The Mother and Infant Home Visiting Program Evaluation (MIHOPE): Results from the 2015 Report to Congress
*Names in bold indicate Presenter
Among the many approaches that have been used to address the multiple risks that disadvantaged families with young children face, home visiting has garnered particular attention in recent years. The Affordable Care Act greatly expanded the availability of home visiting through creating the Federal Home Visiting Program. Through this Program, states were to fund national models with rigorous evidence of effectiveness, and to make a priority of services to improve a broad range of outcomes related to parental and child health and well-being, parenting, economic self-sufficiency, and domestic violence.
Despite a long history of research on home visiting, one of the inherent challenges to examining the implementation of programs and their impacts on families is that home visiting is a uniquely individualized and decentralized service -- making it difficult to monitor, study, and manage performance.
The Mother and Infant Home Visiting Program Evaluation (MIHOPE) – which is the mandated evaluation of the Home Visiting Program-- takes advantage of this decentralized nature by using a study design that will exploit the variation across 88 sites, roughly 400 home visitors, and over 4000 families to deliver critical lessons to both policymakers and practitioners. Key questions include:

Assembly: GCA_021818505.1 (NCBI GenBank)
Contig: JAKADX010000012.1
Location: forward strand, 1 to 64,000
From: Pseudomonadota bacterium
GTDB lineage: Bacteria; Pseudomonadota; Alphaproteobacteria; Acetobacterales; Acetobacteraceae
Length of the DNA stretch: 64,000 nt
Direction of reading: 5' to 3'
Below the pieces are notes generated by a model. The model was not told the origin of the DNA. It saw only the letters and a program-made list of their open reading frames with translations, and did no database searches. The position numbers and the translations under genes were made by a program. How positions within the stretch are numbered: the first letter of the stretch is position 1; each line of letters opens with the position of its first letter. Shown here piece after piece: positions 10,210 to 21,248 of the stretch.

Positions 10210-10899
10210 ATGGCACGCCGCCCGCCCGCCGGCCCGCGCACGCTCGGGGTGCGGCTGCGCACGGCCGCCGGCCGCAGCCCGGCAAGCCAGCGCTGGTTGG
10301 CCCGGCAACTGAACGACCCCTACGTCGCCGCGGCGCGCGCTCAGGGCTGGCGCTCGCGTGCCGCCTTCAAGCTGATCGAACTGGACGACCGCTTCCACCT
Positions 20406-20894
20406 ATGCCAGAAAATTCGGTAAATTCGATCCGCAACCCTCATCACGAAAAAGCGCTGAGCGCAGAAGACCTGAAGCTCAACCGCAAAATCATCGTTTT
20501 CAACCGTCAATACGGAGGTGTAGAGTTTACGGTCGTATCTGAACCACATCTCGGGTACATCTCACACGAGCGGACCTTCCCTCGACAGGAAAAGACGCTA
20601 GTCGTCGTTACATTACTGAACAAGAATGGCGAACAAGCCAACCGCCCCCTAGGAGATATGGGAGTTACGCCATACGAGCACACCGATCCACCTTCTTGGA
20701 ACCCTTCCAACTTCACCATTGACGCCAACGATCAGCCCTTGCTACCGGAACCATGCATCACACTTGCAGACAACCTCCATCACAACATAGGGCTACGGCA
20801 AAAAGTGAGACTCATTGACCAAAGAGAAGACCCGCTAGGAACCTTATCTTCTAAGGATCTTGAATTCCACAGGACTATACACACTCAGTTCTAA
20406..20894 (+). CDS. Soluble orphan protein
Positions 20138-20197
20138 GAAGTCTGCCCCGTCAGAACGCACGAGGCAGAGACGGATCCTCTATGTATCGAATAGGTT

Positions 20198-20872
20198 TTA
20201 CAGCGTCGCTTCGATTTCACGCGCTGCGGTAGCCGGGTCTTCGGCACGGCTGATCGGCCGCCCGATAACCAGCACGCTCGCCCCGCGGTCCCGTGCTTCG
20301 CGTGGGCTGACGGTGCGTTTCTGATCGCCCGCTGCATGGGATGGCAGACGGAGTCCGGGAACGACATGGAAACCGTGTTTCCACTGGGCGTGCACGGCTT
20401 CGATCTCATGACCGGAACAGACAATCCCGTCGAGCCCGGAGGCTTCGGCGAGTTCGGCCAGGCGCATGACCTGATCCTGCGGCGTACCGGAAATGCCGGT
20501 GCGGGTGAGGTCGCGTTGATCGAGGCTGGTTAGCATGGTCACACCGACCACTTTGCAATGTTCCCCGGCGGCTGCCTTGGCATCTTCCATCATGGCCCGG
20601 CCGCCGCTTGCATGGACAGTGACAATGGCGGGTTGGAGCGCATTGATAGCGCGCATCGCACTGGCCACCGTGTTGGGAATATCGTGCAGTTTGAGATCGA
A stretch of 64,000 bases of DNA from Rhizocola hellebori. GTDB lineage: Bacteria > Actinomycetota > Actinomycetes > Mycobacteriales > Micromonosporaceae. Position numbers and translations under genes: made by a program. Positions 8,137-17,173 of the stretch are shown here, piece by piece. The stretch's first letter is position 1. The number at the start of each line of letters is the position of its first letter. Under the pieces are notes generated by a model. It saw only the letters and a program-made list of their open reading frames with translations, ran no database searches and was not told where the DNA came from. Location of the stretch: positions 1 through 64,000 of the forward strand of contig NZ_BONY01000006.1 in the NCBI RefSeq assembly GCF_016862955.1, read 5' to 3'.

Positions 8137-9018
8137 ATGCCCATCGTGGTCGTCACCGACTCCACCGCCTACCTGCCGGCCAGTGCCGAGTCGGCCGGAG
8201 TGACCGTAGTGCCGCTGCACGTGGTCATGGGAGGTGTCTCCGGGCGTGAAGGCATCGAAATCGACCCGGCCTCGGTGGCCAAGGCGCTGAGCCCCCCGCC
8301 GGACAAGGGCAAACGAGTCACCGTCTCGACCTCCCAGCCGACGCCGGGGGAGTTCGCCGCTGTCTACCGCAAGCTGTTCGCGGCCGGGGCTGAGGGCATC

- How are the broad range of Home Visiting Program goals translated from the national down to the local staff level for an essentially decentralized service like home visiting?
- Do differences in services result in different benefits for families?
- Do some families appear to benefit more than others?
- How do programs that produce larger impacts differ from programs with fewer impacts?
This presentation will focus on early findings from MIHOPE, examining the process for selecting at risk communities, national models, and local programs; exploring the types of families that ended up enrolling in local programs; and describing key facets of the local programs service plans and implementation supports to address a spectrum of child, parent, and family outcomes. We find that:
• States used initial Home Visiting Program funds primarily to expand the use of four evidence-based home visiting models in at-risk communities and, as intended, targeted counties with high risk indicators, such as poverty, child maltreatment, and premature birth.
• As intended, the local programs funded by the Home Visiting Program serve a group of mothers with many needs. When they entered the study, more than 30 percent of women had symptoms of depression, more than three-quarters had no more than a high school diploma, and a tenth reported being the victim of intimate partner violence.
• Local programs funded by the Home Visiting Program are generally designed to help parents support the healthy development of infants and toddlers. However, some outcomes – including maternal health and behavioral health – appear to be of lower priority, and were areas where perceived training was not universally strong.
In sum, the variation seen in how programs are structured in these early findings suggests that the study is on track to provide a rich set of lessons in the near-future, and to advance thinking about how to structure evaluations to maximize learning while maintaining research rigor.